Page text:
Words in the Bible behave as words do anywhere else. While we may debate the working of inspiration in the choosing of the words, it is clear that they are there to communicate with humans. These words function as human language.

So when I’m asked what a Hebrew or Greek word “really” means, I need to know where it is in the text so I can ask who is using it, when it is used, and what the various elements of context are. The Bible was written and transmitted over many centuries. If we take the oldest suggested dates for elements of the text, this history covers more than a millenium and a half. Many of those dates are debatable, but the time period is fairly long. Try reading something written in English in the 15th century CE (make sure it hasn’t had its language updated) and see how hard it can be to understand. Then be aware that the biblical languages underwent similar changes over time.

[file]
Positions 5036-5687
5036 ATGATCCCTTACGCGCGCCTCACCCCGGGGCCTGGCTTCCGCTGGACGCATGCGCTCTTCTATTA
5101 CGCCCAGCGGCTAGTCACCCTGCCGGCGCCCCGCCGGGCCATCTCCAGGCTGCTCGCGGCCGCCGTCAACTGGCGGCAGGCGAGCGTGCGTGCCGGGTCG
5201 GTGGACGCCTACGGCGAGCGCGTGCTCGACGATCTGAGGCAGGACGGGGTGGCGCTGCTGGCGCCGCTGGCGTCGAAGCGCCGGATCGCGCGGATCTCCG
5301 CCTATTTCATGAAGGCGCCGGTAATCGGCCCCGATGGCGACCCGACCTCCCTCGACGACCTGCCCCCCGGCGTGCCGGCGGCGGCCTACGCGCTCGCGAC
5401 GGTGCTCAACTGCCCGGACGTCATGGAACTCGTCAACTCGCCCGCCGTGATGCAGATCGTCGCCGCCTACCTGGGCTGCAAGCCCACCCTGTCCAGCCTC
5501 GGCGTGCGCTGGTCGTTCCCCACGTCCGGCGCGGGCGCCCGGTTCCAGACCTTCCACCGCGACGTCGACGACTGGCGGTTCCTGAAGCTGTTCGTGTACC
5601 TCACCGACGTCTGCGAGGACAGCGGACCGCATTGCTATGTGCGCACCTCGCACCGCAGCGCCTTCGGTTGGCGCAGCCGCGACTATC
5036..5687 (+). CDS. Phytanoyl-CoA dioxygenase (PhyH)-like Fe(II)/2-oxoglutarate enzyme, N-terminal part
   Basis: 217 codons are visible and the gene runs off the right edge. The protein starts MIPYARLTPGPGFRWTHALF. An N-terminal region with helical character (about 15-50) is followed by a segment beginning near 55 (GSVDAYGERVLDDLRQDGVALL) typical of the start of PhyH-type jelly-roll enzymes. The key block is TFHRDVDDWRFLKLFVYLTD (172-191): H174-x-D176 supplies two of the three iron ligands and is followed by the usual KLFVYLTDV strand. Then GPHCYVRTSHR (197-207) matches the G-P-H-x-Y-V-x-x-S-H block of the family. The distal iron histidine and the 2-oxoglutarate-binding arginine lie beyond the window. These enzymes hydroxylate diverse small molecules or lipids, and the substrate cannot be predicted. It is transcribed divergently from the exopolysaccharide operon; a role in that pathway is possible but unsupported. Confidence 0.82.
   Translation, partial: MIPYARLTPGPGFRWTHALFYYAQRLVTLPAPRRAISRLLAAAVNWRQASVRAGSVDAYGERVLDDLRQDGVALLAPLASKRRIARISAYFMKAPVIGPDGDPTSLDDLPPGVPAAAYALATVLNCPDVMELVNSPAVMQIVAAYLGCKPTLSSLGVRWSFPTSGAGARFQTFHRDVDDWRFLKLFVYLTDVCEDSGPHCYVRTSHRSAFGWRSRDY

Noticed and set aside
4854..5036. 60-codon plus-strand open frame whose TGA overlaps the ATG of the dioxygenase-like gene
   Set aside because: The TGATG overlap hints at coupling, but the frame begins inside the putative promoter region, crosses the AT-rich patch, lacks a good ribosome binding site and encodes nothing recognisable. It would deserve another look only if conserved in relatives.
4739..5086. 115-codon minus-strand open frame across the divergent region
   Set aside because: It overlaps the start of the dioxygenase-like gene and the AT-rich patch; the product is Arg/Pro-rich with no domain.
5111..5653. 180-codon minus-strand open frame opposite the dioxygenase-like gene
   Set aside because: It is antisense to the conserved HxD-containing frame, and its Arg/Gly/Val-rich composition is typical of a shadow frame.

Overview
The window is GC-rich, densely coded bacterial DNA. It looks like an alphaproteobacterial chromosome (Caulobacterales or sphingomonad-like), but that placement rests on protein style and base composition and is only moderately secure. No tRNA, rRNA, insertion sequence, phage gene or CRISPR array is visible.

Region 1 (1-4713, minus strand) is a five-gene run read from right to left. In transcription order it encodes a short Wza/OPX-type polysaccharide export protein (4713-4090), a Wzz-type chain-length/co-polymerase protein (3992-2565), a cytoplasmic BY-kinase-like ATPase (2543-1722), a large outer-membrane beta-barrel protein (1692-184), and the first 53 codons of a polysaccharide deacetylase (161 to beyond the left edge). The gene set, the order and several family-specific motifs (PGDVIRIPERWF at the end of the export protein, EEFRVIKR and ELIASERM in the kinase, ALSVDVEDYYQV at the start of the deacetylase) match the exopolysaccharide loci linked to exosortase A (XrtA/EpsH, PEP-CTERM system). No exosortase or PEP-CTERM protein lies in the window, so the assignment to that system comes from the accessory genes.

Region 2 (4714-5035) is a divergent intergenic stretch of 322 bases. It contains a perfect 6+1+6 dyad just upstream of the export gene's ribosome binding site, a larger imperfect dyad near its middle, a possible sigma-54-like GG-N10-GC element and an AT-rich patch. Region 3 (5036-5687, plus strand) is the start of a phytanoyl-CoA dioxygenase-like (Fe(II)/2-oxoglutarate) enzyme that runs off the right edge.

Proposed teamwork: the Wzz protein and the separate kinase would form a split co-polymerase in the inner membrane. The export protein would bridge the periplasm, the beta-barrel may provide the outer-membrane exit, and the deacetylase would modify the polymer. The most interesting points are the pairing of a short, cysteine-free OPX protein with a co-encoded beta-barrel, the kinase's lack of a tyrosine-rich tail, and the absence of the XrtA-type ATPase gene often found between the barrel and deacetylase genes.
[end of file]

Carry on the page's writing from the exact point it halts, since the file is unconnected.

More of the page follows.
One way we learn how to guess and then remember words is etymology. A word is derived from one or more other words, and we combine the meanings to determine what the word means in its current form.

This procedure is helpful in guessing the meaning of a new word and in remembering meaning, but it doesn’t determine the meaning. That is because words develop in meaning as they are used. A favorite of New Testament teachers is the Greek ekklesia, which is derived from the words for “out” and “called.” I don’t intend to run through the history here, but that meaning is at best very doubtful for uses in the New Testament. The word has developed in meaning, and now refers to the gathering of believers.

Another technique that has been applied to that particular word is a search for historical meanings. An ekklesia could, historically, be a legislative assembly, but there is no evidence of this usage in the New Testament. My point here is not to develop a “correct” interpretation of this word, but rather to point out that such a result must ultimately result from reading the texts of the church that use the term.

What can a word study do for understanding the text in that case? Is it a waste of time?